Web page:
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From: Fred Bloggs
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Subject: Re: How to get CMOS counter to drive a relay?
References: <0001HW.B9CEF278023A90B81662EAD0@news.covad.net> <3DA9D6CC.firstname.lastname@example.org> <3DA9D9E1.email@example.com> <3DA9EE2A.B7CFD919@juno.com> <3DAAF96D.firstname.lastname@example.org> <3DAB71EC.DB68183C@juno.com>
Date: Tue, 15 Oct 2002 14:15:15 GMT
NNTP-Posting-Date: Tue, 15 Oct 2002 07:15:15 PDT
Organization: EarthLink Inc. -- http://www.EarthLink.net
> Thanks for the compliment.
> Please educate me more.
> A CD4020/40/60 counter is a cmos counter, yes?
Yes it is but it's not directly driving a relay, and it's possible to
put well over 10K ohms between it and the relay.
> The fet is driven by the same power that drives the CMOS
> counter, yes?
Not really- you should have ac-isolation between CMOS Vdd and the 12VDC
line. This is very easy to do if the CMOS loading is uADC-)
> You can take out the 7 parts without removing the diode
> on the relay coil.
> It's all isolated by a relay and can be arbitrarily shielded
> against external influence, yes?
Not necessarily, it depends on the relay, you very well may require
isolation *from* the relay. And who says the relay is not remote-)
> The FET won't require
> any more isolation/shielding than is required for the rest
> of the CMOS stuff.
Yes it will. As a minimum you should use a gate zener, and that blows
any cost advantage you think you have gained by removing a 3-cent
transistor and sub-penny resistors-)
> If you'd said, "dont use cmos anywhere in the system," you
> would have an arguable point.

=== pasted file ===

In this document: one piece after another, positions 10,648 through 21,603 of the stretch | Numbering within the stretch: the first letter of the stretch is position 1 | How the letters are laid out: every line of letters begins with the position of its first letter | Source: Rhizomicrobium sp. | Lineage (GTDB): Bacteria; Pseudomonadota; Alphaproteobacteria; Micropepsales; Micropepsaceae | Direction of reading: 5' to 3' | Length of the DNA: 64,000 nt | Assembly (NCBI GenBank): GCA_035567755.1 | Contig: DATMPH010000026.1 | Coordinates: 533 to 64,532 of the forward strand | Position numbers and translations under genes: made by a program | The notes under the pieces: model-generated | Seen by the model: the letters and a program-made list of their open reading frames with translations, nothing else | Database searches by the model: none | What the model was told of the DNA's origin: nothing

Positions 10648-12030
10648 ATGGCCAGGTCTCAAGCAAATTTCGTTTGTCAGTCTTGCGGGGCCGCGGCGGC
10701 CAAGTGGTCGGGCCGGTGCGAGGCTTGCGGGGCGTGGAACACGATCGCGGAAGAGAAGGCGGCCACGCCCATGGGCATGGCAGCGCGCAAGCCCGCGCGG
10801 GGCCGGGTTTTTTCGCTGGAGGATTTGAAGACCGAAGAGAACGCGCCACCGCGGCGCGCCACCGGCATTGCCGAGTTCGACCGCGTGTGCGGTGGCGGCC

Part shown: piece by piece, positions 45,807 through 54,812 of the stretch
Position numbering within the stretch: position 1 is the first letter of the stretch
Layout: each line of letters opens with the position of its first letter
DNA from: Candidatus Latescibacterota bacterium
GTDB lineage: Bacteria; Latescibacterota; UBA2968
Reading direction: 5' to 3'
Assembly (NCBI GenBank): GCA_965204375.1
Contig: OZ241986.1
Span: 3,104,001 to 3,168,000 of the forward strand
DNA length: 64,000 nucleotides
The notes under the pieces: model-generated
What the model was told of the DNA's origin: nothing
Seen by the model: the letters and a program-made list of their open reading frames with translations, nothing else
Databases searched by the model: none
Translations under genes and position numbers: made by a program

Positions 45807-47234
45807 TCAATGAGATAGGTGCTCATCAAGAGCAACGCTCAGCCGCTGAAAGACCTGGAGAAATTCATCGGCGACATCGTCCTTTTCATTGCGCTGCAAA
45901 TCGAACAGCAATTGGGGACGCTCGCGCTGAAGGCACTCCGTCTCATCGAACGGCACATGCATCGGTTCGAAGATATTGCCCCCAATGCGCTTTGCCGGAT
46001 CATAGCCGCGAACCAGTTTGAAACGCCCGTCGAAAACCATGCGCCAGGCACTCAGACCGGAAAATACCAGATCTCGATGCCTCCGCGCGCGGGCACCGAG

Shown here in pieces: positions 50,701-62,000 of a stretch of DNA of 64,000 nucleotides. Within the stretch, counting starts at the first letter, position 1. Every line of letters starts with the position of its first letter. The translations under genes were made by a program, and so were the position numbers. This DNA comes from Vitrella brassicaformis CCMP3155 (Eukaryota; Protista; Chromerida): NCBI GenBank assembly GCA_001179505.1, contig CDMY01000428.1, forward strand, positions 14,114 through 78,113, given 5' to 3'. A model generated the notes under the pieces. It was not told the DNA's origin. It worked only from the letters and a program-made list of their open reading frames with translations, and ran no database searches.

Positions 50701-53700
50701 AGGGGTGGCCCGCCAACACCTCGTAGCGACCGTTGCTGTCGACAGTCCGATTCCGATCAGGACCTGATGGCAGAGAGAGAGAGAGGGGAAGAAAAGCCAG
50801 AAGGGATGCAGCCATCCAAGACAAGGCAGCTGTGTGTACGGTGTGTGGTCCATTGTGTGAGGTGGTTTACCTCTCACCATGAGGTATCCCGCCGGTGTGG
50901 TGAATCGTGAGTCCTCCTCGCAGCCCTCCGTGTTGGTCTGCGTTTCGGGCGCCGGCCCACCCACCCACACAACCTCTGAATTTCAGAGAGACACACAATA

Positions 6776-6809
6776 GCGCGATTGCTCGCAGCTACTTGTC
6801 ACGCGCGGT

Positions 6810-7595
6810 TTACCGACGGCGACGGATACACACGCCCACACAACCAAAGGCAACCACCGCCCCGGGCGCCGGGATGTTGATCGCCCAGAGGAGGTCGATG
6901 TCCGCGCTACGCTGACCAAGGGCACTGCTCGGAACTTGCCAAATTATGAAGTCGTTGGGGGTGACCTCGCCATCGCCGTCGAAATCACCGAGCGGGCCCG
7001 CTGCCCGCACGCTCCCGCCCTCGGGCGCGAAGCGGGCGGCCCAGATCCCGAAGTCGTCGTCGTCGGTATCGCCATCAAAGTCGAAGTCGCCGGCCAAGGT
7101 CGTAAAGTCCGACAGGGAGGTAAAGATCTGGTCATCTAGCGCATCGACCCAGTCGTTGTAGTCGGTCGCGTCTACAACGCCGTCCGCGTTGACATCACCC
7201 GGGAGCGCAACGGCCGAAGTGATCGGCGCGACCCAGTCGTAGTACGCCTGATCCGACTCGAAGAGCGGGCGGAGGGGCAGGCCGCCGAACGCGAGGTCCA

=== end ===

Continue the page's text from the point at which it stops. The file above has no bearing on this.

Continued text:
Well a single MOSFET is not CMOS-) The CMOS logic can be protected under
a single umbrella with lots of isolation between it and the outside.
> In any practical application, additional protection may be required
> to meet demands not indicated on the schematic.
> There may be lots of issues, but if the two-transistor circuit
> works, the FET will work with 7 fewer parts. And that's ALL I said.
I understand that, and I am saying that is not correct.
> I am proud to be a minimalist. That doesn't mean I don't know
> what I'm doing. Minimalist design is not convenient; it's
> VERY difficult to produce a low cost, reliable design. If you catch
> an engineer before he gets set in his ways, you can train him out of
> "brute force design mode".
This is true but what I see here is minimalist component count
suggestions devoid of application considerations.
The OP originally asked about transistor drive. It is obvious that he
does not know very much. Are you denying that the transistor drive will
be a much more durable driver than the FET given the hazard possibilities?
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